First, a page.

Word Wednesday: ‘Meteorites’

Reading Time: 3 minutes


This Week’s Word Is “Meteorite.”

A change in tone this week, from beings with superpowers that might come from space to rocks that actually do come from space. Meteorites: The Story of Our Solar System from Firefly Books offers everything you might want to know about falling space rocks.

What is Meteorites?

It’s a slimline paperback of 125 pages that looks at the abundance and importance of meteorites across the solar system. It examines how meteorite impacts have shaped planets, asteroids, and moons. Written by a team of scientists from the Natural History Museum in London, (two of whom have meteorites names after them) the book is a great introduction to the science and history of meteorites.


The book is broken down into 6 sections:

1. What are Meteorites?

Beginning with an explanation of meteors, meteoroids, fireballs, and meteorites, this chapter explains exactly what a meteorite is. It takes a broad look at different types and offers a brief overview of the discovery, use, and investigation of meteorites throughout history.

2. Where are Meteorites found?

Spoiler Alert: Everywhere. Apparently, there are 56,000 “find” meteorites in the world; a rise of 20,000 since the last printing of this book in 2009. This section looks at the dispersal of meteorite falls and examines times of the year and even of the day that they are witnessed. This section also describes the way in which scientists measure, track, and record meteors and fireballs. (In the latter case, they usually follow freshly promoted level 5 wizards.)

3. Impact and Collisions.

Craters, dented cars, and dinosaur extinction. Oh, and the possibility of the destruction of all life on Earth. This chapter is not for worriers.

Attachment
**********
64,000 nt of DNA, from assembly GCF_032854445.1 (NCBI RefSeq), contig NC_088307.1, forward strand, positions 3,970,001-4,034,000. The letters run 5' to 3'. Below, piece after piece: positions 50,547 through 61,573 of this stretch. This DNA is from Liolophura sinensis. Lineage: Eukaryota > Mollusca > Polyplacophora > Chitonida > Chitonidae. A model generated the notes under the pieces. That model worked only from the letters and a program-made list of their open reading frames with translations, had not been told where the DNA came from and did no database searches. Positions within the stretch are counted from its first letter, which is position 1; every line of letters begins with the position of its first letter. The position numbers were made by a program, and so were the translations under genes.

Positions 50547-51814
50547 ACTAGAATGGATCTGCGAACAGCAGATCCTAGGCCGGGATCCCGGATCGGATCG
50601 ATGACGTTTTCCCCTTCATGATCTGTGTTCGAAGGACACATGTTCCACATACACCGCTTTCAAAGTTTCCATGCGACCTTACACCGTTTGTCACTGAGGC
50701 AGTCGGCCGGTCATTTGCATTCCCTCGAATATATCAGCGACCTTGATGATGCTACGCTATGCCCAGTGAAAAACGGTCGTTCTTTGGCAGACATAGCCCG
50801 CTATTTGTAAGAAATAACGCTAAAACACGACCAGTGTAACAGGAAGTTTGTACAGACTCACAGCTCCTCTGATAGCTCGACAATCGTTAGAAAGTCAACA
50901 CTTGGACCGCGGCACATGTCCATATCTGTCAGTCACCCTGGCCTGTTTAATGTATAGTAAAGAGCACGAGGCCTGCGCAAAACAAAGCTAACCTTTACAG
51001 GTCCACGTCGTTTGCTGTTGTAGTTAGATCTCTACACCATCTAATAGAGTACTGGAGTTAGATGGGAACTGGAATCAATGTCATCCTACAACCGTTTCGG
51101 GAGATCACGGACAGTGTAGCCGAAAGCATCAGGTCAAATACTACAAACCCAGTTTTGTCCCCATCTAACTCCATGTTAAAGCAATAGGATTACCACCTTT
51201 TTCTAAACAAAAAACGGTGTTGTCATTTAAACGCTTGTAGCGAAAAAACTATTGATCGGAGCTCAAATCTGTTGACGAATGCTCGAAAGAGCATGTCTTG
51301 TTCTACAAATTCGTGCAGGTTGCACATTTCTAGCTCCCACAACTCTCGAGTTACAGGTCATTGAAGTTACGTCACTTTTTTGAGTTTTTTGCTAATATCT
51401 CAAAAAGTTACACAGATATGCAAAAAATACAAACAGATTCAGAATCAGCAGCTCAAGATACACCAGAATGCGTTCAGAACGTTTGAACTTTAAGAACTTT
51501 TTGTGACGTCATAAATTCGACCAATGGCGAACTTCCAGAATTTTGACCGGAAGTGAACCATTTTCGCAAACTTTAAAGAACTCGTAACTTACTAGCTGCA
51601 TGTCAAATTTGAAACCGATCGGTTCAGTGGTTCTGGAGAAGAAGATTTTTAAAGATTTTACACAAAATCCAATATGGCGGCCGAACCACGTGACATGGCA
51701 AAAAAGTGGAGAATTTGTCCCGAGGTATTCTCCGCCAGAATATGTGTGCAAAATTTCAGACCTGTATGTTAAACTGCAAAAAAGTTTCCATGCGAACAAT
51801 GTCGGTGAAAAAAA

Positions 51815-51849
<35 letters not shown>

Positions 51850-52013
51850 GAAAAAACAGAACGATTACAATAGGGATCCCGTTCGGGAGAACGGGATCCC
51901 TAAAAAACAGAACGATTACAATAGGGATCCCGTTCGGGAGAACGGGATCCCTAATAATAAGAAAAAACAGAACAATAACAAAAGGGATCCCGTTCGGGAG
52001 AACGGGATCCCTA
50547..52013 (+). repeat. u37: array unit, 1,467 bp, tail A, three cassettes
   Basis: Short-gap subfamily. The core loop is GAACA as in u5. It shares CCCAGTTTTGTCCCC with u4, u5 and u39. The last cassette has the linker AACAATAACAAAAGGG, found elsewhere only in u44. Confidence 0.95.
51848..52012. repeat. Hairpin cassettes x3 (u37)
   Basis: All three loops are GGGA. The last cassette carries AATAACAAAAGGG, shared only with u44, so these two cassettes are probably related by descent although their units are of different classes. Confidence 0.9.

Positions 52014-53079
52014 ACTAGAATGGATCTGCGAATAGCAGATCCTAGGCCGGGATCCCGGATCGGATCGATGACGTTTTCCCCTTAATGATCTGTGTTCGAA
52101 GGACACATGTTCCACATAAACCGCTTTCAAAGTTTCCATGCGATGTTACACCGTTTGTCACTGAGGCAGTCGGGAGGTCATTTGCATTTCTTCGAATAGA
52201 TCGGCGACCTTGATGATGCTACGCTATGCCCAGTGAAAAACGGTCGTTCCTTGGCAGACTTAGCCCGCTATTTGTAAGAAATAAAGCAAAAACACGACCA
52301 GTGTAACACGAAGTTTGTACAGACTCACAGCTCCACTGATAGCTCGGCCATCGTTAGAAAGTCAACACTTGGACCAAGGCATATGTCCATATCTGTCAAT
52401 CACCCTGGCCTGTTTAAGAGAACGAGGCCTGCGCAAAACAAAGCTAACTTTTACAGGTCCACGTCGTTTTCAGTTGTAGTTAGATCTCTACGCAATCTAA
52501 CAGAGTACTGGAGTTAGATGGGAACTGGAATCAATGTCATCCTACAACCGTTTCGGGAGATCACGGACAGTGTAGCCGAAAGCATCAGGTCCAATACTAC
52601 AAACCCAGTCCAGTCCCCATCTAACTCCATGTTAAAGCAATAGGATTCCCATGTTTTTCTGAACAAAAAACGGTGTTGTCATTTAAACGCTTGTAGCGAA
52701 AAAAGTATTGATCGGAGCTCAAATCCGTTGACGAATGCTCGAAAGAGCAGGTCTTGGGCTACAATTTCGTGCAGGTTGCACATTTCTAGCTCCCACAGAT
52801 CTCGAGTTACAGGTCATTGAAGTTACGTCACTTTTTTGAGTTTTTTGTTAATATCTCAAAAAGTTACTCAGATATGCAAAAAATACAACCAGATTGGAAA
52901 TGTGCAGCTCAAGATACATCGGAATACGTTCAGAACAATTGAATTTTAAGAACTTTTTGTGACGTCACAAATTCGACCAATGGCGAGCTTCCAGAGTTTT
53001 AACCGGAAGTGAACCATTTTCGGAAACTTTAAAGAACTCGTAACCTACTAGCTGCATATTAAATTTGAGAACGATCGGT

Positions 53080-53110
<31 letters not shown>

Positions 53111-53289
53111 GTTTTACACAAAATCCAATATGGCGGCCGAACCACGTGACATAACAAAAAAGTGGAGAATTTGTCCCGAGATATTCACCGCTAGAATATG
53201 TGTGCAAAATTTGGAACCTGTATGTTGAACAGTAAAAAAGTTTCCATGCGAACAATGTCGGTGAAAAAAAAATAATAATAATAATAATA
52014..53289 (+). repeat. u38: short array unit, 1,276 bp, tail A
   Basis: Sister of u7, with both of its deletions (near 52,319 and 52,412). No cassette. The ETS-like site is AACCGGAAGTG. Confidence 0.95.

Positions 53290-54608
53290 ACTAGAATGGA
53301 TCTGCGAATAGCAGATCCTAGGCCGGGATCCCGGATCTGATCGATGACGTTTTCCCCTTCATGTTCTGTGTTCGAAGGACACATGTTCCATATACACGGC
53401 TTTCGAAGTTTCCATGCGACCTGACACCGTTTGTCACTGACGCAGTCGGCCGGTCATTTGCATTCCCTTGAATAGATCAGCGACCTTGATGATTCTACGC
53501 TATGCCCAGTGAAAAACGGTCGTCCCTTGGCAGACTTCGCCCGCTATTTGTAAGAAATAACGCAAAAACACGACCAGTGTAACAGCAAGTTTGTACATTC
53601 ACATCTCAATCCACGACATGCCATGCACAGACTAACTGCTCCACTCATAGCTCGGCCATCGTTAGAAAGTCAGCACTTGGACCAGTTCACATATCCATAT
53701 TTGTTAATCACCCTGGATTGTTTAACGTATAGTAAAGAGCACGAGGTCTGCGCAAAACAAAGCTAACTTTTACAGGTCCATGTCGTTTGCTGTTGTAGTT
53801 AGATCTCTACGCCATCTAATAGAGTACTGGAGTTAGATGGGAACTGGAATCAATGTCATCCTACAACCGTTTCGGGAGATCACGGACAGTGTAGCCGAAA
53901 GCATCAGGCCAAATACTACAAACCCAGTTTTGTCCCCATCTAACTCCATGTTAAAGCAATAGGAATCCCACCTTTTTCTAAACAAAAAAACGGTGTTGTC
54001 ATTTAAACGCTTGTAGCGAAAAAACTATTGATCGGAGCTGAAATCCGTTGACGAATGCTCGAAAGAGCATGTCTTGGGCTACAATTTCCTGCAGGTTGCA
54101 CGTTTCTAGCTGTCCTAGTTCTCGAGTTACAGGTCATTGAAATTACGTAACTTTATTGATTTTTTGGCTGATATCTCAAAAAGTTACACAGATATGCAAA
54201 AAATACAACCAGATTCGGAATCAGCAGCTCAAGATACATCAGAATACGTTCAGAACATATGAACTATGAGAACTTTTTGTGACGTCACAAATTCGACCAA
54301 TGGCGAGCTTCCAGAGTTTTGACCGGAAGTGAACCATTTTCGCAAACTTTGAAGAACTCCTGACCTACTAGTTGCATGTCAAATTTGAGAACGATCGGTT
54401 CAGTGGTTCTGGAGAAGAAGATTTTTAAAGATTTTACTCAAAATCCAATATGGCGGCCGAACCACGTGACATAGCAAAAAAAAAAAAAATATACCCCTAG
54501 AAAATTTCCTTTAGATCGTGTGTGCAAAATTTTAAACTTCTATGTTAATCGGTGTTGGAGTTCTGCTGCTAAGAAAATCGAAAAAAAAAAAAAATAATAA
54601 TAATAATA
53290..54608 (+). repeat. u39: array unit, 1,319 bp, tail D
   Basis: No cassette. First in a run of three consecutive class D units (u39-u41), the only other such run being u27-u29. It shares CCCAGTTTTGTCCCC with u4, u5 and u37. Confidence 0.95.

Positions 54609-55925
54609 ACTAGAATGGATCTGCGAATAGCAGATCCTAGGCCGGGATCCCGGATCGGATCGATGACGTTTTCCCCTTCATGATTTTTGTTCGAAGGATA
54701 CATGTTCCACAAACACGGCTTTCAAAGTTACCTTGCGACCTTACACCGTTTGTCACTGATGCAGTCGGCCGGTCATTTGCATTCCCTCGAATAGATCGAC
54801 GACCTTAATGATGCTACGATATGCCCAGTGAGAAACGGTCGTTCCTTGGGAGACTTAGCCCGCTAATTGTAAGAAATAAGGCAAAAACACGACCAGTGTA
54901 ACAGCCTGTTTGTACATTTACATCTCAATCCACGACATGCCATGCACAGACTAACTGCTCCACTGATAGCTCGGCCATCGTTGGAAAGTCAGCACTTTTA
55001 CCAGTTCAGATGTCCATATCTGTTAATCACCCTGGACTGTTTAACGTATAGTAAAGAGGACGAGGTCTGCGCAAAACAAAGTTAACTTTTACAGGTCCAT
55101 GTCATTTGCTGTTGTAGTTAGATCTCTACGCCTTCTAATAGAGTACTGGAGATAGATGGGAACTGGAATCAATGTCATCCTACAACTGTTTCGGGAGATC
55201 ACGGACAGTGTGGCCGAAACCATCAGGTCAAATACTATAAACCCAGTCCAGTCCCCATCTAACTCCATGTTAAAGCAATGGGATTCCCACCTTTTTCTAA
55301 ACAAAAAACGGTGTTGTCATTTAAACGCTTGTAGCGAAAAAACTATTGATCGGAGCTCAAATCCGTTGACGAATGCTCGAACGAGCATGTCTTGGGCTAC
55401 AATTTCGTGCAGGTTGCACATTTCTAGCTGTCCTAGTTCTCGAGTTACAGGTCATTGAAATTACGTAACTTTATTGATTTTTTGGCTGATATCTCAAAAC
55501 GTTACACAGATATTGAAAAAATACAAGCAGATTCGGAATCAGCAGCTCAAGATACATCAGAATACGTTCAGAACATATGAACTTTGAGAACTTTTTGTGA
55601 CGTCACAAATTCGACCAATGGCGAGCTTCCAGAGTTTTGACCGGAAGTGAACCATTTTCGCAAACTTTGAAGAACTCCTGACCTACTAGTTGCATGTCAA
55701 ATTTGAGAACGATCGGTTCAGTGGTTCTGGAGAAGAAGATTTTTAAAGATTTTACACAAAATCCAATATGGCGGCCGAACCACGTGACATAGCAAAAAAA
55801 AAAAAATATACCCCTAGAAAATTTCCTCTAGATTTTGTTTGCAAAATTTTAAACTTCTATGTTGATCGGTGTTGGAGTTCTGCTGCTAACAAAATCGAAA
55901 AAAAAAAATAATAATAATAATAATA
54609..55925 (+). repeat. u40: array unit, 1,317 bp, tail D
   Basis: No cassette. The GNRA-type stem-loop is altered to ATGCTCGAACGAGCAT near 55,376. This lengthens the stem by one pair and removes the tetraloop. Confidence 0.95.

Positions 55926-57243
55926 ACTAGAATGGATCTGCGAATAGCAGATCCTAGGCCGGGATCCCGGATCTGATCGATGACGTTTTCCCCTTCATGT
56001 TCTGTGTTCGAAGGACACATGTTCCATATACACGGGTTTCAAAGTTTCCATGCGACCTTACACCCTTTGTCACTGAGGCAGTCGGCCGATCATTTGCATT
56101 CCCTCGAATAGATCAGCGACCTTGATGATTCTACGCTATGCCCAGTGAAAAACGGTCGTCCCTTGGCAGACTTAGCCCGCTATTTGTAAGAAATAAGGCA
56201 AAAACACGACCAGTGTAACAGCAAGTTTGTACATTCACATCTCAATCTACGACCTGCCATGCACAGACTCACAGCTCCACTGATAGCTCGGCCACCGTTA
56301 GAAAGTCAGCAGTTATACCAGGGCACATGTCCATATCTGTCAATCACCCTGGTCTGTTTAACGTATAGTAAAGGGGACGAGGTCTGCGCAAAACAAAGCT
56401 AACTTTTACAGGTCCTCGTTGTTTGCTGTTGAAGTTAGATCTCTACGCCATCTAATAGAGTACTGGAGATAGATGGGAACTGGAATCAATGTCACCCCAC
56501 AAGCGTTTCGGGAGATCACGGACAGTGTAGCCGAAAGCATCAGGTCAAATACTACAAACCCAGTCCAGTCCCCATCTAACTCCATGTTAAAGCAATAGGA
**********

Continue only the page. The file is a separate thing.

4. Sources and Types of Meteorite.

This chapter forms the bulk of the book and contains a detailed breakdown of different meteorite compositions. There’s a fascinating graph that shows the abundance of elements in a particular type of meteorite. Here we learn how meteorites can help us understand the formation of the solar system and the creation of planets. There’s lots of cutting edge meteorite science here, as well as descriptions of how the moon was formed, and the significance of molten iron meteorites. Finally, the chapter discusses the significance of Martian meteorites.

5. Comets.

Apparently, a tiny, tiny amount of meteorites come from comets (only 9 of all meteorites found). This brief chapter is about all things comet. The impact on history, what they consist of, and how comet meteorites are formed.

6. The Future.

A few pages on the possibility of future manned missions to the moon and how having samples from the surface of Mars might alter our understanding of meteorite science.

The book is filled with photographs of samples and cosmic phenomena throughout.

Why Read Meteorites?

Meteorites is aimed at a higher reading level than many of the books I review for Word Wednesday. It’s definitely geared towards older readers with an interest in the subject. To get the most out of this book you need to be actively wanting to learn about meteorites before picking it up.

If you are in this position, it’s hard to imagine a better book for an amateur enthusiast. The text is clearly written by a team passionate about their subject, who are keen to transfer that passion. They’re successful in this endeavor. It’s easy to imagine that meteorites are only interesting during the moments they break through the Earth’s atmosphere and crash into the ground, after which they become cold lumps of rock; albeit well-traveled ones. This book reveals how fascinating meteorites are from a scientific standpoint, and how beautiful they can be in appearance and structure. It’s an excellent primer on everything you’re likely to want to know about falling space rocks. Strangely, there’s no mention of superpowers…

If you’d like to pick up a copy of Meteorites, you can do so here, in the US and here, in the UK.

If you enjoyed this review, do check out my other Word Wednesday columns. Firefly’s astronomy book, The Universe Explained may be of particular interest.

Disclosure: I received a copy of Meteorites in order to write this review. 

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